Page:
The Coronavirus Immigration Help Centre can also be contacted by phone on: 0800 678 1767 (Monday to Friday, 9am to 5pm)
Calls are free of charge from within the UK. Please do not call the team if you have already sent the team an email. This will only waste time and slow down response times.
For anyone wishing to seek clarity about their immigration status, we recommend that you seek expert immigration advice.
All the best and please stay safe!
The Coronavirus pandemic continues to have an ever increasing pervasive impact on people’s lives, be it health, the ability to work and conduct your day-to-day affairs, or UK immigration status. It is imperative in these times that individuals follow the medical advice of self-isolating and social-distancing so as to minimise the spread of the coronavirus to ourselves, our family members and wider community.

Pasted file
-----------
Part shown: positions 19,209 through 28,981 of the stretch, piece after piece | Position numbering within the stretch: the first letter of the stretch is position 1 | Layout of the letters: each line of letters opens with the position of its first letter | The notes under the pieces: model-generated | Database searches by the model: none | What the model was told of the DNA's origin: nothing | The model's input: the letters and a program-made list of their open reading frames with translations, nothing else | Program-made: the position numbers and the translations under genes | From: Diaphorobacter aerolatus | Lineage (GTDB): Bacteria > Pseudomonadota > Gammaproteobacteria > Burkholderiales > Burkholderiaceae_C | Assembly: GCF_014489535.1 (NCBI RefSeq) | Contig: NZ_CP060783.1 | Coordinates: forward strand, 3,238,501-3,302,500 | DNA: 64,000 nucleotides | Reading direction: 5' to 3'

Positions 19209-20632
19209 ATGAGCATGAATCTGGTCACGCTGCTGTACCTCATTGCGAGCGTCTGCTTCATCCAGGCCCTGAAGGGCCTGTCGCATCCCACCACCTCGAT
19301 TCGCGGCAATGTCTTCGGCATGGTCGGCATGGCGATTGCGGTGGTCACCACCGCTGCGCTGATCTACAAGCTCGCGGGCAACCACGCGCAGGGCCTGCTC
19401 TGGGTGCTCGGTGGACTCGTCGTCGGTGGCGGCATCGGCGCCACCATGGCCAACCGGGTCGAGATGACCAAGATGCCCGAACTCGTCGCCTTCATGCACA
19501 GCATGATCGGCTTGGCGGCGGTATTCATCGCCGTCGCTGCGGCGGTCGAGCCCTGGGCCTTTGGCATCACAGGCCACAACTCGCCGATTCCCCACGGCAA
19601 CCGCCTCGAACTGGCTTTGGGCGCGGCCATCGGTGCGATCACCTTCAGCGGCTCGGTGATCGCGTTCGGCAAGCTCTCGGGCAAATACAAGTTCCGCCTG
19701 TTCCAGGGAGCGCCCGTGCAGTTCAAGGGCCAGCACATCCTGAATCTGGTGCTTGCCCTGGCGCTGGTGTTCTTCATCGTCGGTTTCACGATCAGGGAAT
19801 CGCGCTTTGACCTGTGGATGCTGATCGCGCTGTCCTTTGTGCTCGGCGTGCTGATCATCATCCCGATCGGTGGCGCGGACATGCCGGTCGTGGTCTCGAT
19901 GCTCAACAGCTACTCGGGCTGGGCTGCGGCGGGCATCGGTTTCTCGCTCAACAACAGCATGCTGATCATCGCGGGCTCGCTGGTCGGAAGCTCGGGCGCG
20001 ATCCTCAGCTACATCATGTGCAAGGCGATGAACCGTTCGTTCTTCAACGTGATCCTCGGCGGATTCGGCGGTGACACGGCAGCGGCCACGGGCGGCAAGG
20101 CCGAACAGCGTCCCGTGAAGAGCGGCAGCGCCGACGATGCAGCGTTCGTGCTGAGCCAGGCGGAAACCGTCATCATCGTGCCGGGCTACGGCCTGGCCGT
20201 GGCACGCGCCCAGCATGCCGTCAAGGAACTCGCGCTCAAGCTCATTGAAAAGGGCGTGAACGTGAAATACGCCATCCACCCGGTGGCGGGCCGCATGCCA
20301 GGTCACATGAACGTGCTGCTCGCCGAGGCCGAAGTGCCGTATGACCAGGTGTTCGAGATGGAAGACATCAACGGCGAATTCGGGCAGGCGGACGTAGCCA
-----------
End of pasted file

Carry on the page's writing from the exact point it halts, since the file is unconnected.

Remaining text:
Coronavirus and UK immigration advice will differ whether you are a UK visa holder in the UK seeking to return to your home country and cannot do so because of the pandemic; are in the UK and hope to stay longer term, or have applied for a UK visa from overseas. We have highlighted some of the steps that can be taken depending on your circumstances. We hope that the above guidance is of help and we will aim to be keep you updated during these tumultuous times.
Written by Carla Thomas – Managing Director at Thomas Chase immigration.
Thomas Chase Immigration offer immigration assistance to individuals and families.
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If you have questions or concerns or you would like straightforward immigration advice, or assistance with your application to enter or remain in the UK, feel free to contact us.